How to Write a Good Blurb for a Book

You spent so long perfecting your story. How are you supposed to condense it down into a 30-second pitch so that readers will be drawn in? Here are some tips based on my research so that you can write the perfect blurb.

Amanda Rosehart

9/21/20234 min read

Match your tone

The tone of the blurb should match the tone of your book. You want the reader to know your voice from this small blurb. If you use a bunch of humor in the blurb to try and lure people in, but then change to grim, dark, gritty realism, the readers will likely feel lied to and disappointed. They’ll be more likely to leave a negative review, regardless of how good the book is. You want to be authentically you, always (in life in general, too).

Use the present tense

For a good blurb for a book, write in the present tense. This is a sales tactic. A good blurb will provide some sense of urgency and immersion. You want the readers to feel like they are right there, witnessing the action. Now, If your book is in the past tense, this may seem contradictory to what I said earlier about not changing the style, but there’s a reason sales tactics work, so we’re going to use it here.

Use your own words

Generally avoid clichés and overused phrases. Do they work? Sometimes. But readers also get tired of them, and they may wonder why you used a cliché instead of your own words. I know you’re creative; you’ve written an entire book! Don’t take the easy route here. Readers will notice.

Match genre expectation

Last but not least, match genre expectations. The best way to do this is to go to the library or bookstore and read through a lot of blurbs. Like, 100 blurbs. And dissect them, noting what works and what doesn’t.

Readers are coming to the genre for a reason. There’s comfort in the known. If they’re going for romance, they want the main characters to have a happy ending together. If they’re going for self-help, they want to be uplifted and motivated. If you don’t give the readers what they want in some form, they’ll be more likely to leave a negative review. So if you are trying to turn a genre on its head, you’ll want to make that obvious pretty quickly to make sure you’re appealing to readers who agree with you.

What goes into writing a good blurb for a book?

The general outline I found for writing a good blurb is hook, character, conflict. You want to write a sentence or two that hooks the reader. You want to introduce the main character(s). You want to show the conflict. Let’s break this down further.

The first sentence. This needs to pull the reader in. If the first sentence doesn’t catch them, they may not even finish reading the rest. So, this needs to be good. If you’re looking for inspiration, I’ve seen some blurbs start with a quote from the book. Is there a sentence from the book itself that perfectly summarizes the plot? Use that!

This first sentence becomes part of the hook. You want to use the first couple sentences to show the reader why your book will be their next favorite.

Now for the conflict. This is the problem that the main characters are trying to overcome. Readers should also understand what the consequences are of failure. A general rule of thumb for the conflict is to focus on external problems. While conflict can be internal, it’ll be easier to explain the external conflict. It’s a lot easier to quickly grasp “hey, there’s an evil person trying to take over the world” than it is to try and empathize with “my beliefs of the world are built on lies!” which takes more context and character building to fully grasp.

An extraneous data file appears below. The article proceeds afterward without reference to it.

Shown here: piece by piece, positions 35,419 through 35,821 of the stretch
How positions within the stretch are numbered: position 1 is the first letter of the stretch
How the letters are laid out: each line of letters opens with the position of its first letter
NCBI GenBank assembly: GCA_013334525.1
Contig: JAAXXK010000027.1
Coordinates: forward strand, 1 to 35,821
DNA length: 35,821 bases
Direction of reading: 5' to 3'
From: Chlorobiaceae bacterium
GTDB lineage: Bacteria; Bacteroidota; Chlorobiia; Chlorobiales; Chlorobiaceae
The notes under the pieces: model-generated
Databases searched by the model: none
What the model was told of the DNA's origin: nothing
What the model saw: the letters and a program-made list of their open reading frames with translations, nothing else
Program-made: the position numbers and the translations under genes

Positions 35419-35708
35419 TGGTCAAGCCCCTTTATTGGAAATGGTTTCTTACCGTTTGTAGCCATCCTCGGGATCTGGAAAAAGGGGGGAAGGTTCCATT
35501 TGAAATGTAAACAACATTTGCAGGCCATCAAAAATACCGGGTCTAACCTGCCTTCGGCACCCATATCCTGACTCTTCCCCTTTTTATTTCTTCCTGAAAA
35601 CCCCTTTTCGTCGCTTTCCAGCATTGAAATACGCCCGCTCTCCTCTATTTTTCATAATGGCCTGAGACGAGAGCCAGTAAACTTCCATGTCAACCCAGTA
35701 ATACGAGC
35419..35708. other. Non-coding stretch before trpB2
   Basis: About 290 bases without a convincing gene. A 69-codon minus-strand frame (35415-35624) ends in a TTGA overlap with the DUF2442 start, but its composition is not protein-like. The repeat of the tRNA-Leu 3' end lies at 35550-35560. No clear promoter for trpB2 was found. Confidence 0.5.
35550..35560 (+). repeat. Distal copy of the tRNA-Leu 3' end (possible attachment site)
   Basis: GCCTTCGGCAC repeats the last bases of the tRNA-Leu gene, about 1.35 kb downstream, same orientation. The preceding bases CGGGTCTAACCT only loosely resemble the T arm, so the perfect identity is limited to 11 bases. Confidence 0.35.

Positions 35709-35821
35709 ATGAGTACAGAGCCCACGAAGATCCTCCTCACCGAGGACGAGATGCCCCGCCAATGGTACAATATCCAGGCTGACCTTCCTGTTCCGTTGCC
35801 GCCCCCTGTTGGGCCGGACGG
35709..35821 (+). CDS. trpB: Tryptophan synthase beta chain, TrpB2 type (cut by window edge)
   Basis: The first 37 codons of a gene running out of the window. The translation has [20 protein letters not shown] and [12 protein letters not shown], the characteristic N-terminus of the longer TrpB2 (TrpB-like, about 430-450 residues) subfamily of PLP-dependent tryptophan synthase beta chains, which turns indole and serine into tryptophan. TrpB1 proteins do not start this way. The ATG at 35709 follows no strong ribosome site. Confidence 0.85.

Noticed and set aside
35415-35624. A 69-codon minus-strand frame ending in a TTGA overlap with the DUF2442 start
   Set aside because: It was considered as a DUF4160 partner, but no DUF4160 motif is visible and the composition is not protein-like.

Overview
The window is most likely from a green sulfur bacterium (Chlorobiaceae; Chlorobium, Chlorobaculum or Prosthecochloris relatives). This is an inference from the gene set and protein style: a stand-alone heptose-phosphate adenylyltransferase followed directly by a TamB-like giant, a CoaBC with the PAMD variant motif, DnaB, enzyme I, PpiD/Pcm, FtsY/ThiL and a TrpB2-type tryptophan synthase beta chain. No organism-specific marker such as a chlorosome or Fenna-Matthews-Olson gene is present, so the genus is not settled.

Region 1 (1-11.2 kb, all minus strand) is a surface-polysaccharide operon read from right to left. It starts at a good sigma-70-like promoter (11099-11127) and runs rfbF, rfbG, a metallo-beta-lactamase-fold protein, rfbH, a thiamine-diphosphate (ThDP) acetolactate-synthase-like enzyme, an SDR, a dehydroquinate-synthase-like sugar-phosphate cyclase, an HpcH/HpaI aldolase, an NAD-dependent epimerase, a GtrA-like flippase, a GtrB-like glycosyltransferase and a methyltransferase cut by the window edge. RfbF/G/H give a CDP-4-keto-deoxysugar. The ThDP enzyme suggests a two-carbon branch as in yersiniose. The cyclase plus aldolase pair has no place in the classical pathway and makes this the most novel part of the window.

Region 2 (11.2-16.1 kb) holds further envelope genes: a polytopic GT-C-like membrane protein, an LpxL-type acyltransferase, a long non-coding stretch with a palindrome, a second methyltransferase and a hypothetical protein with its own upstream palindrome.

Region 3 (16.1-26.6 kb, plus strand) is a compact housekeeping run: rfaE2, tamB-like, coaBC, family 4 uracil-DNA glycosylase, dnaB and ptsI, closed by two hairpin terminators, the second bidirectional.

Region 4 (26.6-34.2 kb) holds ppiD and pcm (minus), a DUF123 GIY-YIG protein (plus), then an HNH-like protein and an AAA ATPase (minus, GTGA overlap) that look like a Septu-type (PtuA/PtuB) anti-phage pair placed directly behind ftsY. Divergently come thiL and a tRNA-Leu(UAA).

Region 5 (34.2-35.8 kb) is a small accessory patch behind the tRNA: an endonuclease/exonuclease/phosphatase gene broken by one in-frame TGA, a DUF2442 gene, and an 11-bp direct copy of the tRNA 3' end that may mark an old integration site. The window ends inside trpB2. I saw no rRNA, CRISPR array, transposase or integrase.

If the details of your background are important to explain why you wrote this book, include your credentials to make sure readers know why they should listen to you. Do you have a background in the subject you’re discussing? Have you written other best sellers?

white and blue ceramic mug on brown wooden table
white and blue ceramic mug on brown wooden table

After investing countless hours in the creation of your book, the daunting challenge arises: How can you distill its essence into a compelling 30-second pitch that beckons readers into its world? Yet this 30-second pitch, this blurb, is one of the first things a reader looks at to decide on whether or not they’ll buy the book. So much pressure for such a small thing. No wonder they’re so hard to write! Given how important it is to get this right, I researched how to write a good blurb for a book and gathered what I found here. I have also included the sources at the bottom if you’d like more details.

What are blurbs?

First thing’s first, what exactly is a blurb? This is the sales pitch for your book. Similar to a movie trailer, it should include the coolest scenes in your story without giving away the ending. It gives the reader a look into what to expect from the book, both in content and in writing style. These are the descriptions generally found on the back of the book or on the inside flaps of the book jacket. They may include reviews from other authors or companies as well.

person writing a good blurb for a book
person writing a good blurb for a book
woman standing between library book shelves looking for a book
woman standing between library book shelves looking for a book
person using black typewriter to write a good blurb for a book
person using black typewriter to write a good blurb for a book

How to write a good blurb for a book

The nitty-gritty

Now that we know what should be included in the blurb, what should a good blurb for a book look like? Here are some pointers.

Ideal length

After looking through multiple sources, the sweet spot for length is 100–200 words. Some recommend 150, while others say you can go to 250. There’s no specific cutoff, but be as concise as possible.

Hopefully some of these tips on how to write a good blurb for a book have been helpful to you. Leave a comment with any questions or things that you’ve found helpful below.

Happy writing!